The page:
How TCP backlog works in Linux

“When an application puts a socket into LISTEN state using the listen syscall, it needs to specify a backlog for that socket. The backlog is usually described as the limit for the queue of incoming connections.

Because of the 3-way handshake used by TCP, an incoming connection goes through an intermediate state SYN RECEIVED before it reaches the ESTABLISHED state and can be returned by the accept syscall to the application (see the TCP state diagram). This means that a TCP/IP stack has two options to implement the backlog queue for a socket in LISTEN state:

  1. The implementation uses a single queue, the size of which is determined by the backlog argument of the listen syscall. When a SYN packet is received, it sends back a SYN/ACK packet and adds the connection to the queue. When the corresponding ACK is received, the connection changes its state to ESTABLISHED and becomes eligible for handover to the application. This means that the queue can contain connections in two different state: SYN RECEIVED and ESTABLISHED. Only connections in the latter state can be returned to the application by the accept syscall.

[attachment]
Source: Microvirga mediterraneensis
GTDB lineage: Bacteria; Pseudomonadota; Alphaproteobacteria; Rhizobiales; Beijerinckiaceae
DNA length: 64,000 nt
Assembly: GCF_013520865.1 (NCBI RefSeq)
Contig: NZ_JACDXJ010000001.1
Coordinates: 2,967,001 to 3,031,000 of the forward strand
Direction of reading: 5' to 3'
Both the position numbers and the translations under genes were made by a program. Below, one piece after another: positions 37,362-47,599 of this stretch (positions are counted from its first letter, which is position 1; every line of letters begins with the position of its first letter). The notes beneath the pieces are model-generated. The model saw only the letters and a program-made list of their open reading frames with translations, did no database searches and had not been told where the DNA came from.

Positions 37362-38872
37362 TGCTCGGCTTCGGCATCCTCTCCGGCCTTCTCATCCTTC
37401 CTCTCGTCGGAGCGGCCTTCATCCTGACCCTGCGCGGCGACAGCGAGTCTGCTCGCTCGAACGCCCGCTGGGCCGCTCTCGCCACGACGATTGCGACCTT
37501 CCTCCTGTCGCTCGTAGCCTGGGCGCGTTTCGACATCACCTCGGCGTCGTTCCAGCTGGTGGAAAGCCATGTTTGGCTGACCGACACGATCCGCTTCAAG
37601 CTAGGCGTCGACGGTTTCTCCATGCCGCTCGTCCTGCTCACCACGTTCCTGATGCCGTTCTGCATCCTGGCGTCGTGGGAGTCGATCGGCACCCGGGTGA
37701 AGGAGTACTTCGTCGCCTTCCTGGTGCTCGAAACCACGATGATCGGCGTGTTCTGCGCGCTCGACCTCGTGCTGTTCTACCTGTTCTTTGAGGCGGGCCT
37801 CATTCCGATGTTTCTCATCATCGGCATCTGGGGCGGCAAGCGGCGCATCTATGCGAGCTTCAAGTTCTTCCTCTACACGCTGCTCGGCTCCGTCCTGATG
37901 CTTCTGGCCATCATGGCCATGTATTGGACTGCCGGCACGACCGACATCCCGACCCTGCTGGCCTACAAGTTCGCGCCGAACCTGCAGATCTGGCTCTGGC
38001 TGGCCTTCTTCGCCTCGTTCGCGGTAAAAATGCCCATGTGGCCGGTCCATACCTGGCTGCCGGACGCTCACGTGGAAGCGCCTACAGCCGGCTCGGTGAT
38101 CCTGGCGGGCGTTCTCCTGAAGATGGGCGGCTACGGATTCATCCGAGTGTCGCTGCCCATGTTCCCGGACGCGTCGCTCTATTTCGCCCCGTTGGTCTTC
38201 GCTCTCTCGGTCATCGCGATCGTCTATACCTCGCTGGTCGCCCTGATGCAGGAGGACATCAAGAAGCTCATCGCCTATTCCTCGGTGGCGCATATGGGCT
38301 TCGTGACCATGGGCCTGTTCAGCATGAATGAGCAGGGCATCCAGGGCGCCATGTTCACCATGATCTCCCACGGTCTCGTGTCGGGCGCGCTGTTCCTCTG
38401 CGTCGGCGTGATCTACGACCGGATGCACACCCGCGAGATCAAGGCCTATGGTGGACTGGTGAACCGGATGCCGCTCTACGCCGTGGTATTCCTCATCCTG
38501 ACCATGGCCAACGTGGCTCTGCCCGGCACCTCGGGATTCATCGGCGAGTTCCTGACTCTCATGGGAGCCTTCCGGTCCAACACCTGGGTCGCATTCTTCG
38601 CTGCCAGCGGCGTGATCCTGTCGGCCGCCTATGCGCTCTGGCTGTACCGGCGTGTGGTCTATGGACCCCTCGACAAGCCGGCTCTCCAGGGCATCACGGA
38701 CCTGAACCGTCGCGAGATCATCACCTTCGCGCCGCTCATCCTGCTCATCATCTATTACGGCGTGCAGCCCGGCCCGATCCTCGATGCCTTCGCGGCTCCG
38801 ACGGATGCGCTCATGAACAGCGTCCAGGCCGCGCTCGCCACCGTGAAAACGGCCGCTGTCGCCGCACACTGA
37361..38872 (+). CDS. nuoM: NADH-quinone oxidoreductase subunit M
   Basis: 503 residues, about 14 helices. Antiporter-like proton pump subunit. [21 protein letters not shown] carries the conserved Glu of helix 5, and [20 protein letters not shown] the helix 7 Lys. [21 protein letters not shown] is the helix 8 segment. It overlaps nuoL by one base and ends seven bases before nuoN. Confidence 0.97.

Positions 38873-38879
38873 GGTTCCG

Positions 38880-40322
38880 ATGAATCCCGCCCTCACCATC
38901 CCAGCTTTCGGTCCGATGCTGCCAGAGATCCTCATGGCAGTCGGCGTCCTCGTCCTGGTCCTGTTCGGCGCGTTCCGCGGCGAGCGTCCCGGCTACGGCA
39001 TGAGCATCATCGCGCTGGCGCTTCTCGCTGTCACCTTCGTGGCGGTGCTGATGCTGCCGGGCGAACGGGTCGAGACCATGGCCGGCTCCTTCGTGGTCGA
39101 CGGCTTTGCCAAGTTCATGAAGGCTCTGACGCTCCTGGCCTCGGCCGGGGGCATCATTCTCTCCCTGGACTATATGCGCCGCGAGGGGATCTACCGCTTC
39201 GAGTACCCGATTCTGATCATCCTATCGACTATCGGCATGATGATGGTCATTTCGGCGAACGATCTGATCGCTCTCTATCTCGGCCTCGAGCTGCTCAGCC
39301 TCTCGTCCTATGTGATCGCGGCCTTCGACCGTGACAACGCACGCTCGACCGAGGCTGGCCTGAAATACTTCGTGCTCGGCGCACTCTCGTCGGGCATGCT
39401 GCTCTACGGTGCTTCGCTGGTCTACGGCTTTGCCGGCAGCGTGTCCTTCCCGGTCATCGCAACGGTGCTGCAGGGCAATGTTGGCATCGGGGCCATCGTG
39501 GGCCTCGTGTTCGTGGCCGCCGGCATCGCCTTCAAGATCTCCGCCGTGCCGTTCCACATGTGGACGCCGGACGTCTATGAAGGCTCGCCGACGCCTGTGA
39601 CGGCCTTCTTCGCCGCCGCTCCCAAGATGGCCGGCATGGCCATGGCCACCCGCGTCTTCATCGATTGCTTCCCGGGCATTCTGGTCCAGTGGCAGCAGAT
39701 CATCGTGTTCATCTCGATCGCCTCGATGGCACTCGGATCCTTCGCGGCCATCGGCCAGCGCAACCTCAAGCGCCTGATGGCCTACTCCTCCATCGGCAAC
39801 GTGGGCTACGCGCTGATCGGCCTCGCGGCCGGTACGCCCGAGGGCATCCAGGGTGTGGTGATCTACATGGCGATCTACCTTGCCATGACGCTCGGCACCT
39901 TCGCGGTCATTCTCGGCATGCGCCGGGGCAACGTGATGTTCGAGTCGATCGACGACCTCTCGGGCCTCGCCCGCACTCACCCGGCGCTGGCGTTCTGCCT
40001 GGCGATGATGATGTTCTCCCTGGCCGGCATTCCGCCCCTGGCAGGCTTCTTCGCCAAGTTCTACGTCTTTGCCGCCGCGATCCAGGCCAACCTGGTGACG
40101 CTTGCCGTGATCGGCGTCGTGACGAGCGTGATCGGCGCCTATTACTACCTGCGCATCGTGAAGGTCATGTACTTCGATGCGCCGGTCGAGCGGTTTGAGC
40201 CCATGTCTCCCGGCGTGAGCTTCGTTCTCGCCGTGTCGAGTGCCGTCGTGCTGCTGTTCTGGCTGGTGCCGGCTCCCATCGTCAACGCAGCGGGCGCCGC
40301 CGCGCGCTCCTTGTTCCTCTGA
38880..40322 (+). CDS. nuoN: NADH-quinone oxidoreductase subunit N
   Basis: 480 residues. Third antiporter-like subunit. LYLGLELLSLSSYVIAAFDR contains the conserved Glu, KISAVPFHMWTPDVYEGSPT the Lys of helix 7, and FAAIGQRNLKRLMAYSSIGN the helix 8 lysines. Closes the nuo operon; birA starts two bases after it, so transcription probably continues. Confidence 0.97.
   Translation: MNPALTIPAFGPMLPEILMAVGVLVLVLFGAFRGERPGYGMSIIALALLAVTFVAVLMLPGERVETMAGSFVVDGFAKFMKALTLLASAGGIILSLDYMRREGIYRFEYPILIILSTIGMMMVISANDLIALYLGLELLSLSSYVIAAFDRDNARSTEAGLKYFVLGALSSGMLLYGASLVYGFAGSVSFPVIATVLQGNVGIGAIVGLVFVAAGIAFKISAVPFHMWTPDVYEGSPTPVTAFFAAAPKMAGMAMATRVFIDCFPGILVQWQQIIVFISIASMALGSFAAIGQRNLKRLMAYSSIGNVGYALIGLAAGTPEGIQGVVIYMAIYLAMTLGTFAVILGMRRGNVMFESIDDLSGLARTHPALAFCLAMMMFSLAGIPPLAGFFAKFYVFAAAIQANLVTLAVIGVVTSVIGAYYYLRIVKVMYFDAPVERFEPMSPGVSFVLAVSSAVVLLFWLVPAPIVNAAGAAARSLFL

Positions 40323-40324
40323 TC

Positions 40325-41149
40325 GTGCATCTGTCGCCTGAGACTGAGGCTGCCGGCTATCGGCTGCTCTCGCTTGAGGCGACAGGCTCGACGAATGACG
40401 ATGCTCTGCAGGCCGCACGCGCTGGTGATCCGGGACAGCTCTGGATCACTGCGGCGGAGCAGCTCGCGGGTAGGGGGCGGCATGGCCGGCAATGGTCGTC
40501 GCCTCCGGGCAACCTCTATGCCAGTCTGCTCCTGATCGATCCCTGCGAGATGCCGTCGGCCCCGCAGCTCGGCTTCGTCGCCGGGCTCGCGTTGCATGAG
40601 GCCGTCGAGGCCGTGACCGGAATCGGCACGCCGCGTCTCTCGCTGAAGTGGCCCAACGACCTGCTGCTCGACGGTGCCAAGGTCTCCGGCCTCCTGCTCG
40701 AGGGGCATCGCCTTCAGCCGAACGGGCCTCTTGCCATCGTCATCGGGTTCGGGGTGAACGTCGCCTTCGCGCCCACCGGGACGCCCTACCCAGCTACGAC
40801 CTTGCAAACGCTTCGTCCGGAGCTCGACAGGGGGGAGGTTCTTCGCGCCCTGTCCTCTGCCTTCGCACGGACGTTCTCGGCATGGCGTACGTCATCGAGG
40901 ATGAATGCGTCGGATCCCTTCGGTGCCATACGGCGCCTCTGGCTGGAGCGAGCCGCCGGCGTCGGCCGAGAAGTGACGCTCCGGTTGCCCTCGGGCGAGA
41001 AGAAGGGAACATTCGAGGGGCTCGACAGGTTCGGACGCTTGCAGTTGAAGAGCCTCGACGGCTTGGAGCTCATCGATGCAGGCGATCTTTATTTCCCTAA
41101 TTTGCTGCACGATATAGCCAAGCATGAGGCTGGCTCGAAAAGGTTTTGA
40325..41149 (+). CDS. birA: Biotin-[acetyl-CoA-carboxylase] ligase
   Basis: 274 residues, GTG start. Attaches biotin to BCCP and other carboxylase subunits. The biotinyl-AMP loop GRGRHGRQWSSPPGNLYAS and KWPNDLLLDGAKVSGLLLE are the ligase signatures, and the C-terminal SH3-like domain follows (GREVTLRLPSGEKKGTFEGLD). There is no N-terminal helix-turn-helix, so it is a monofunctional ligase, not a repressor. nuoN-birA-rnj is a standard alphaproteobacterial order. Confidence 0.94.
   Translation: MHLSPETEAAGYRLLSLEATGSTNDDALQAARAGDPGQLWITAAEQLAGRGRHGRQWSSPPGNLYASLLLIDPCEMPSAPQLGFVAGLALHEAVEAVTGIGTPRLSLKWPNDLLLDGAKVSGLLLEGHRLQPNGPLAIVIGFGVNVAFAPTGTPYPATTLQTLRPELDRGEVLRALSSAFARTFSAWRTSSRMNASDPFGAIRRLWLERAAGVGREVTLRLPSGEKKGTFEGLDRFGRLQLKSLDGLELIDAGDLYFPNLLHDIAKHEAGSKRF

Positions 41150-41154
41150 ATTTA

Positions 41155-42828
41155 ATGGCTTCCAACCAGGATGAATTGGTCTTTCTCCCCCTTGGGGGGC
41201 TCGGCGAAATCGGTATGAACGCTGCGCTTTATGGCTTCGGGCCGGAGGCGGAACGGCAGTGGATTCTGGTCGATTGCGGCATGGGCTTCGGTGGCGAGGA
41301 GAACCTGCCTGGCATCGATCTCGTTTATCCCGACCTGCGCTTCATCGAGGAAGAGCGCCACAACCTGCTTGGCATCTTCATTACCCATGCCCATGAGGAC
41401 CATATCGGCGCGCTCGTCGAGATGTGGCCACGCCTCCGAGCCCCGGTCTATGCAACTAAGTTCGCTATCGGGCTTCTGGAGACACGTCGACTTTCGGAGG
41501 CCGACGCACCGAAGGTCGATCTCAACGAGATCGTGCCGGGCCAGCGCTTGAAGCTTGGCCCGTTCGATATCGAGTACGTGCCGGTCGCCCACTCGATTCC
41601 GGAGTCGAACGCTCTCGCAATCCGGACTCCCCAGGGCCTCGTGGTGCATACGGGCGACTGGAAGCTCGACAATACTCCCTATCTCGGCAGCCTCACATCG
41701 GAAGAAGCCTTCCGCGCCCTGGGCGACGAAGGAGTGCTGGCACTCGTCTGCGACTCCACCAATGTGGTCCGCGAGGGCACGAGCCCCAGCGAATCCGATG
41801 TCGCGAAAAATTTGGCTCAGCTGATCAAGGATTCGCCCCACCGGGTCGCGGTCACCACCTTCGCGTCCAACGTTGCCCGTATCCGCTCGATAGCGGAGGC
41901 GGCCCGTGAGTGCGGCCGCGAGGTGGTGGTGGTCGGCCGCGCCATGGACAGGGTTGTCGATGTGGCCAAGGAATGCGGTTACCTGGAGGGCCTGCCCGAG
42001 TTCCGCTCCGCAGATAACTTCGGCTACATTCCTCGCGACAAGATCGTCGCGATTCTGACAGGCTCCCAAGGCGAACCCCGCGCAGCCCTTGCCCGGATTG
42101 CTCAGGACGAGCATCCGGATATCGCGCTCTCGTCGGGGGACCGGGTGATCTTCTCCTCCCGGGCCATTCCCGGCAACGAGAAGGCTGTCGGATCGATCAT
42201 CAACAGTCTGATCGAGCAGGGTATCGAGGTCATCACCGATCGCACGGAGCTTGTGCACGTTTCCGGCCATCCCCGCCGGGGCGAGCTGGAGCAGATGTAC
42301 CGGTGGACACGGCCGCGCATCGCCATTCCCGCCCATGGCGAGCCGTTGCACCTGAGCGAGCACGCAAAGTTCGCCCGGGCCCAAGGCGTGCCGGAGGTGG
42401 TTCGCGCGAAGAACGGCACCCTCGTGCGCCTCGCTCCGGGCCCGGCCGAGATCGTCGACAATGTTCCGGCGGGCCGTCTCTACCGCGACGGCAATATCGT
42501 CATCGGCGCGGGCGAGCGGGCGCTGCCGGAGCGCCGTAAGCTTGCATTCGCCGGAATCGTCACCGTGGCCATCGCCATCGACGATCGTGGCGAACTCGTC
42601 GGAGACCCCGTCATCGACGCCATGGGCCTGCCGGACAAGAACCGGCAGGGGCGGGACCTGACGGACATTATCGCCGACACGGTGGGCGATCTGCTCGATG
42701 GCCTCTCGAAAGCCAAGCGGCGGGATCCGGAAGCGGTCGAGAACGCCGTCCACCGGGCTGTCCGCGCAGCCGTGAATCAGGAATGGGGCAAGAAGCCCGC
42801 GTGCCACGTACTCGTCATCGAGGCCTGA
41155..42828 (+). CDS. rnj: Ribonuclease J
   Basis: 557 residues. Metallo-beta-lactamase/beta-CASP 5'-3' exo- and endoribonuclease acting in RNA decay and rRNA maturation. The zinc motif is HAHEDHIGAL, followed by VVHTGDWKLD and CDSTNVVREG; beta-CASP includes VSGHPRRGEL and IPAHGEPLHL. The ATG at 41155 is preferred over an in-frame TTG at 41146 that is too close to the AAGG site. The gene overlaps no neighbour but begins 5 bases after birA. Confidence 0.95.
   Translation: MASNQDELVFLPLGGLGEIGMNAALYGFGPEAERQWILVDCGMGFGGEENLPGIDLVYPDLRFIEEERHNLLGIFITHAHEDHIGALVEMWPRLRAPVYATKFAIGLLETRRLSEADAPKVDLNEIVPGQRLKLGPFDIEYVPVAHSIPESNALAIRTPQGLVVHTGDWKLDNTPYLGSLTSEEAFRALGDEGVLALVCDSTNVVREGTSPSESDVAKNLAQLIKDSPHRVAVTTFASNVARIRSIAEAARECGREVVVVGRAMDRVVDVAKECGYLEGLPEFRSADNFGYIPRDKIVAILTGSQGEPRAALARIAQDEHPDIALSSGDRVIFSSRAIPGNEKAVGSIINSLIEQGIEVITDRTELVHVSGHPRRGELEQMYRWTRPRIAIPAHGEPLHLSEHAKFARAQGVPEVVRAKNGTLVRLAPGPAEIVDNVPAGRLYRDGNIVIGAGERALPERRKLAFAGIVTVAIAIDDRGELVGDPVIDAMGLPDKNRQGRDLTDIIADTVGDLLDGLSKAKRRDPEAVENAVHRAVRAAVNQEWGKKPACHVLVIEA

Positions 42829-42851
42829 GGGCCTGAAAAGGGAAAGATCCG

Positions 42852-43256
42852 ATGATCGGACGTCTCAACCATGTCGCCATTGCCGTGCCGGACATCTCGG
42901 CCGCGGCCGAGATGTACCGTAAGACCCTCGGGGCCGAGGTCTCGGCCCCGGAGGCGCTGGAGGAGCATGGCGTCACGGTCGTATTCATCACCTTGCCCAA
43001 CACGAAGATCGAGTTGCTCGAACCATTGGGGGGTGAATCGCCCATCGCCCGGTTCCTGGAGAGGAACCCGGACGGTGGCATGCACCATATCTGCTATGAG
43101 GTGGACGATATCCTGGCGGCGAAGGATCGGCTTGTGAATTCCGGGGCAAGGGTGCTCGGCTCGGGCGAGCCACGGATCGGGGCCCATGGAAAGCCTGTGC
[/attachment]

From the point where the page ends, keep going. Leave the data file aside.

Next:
2. The implementation uses two queues, a SYN queue (or incomplete connection queue) and an accept queue (or complete connection queue). Connections in state SYN RECEIVED are added to the SYN queue and later moved to the accept queue when their state changes to ESTABLISHED, i.e. when the ACK packet in the 3-way handshake is received. As the name implies, the accept call is then implemented simply to consume connections from the accept queue. In this case, the backlog argument of the listen syscall determines the size of the accept queue…”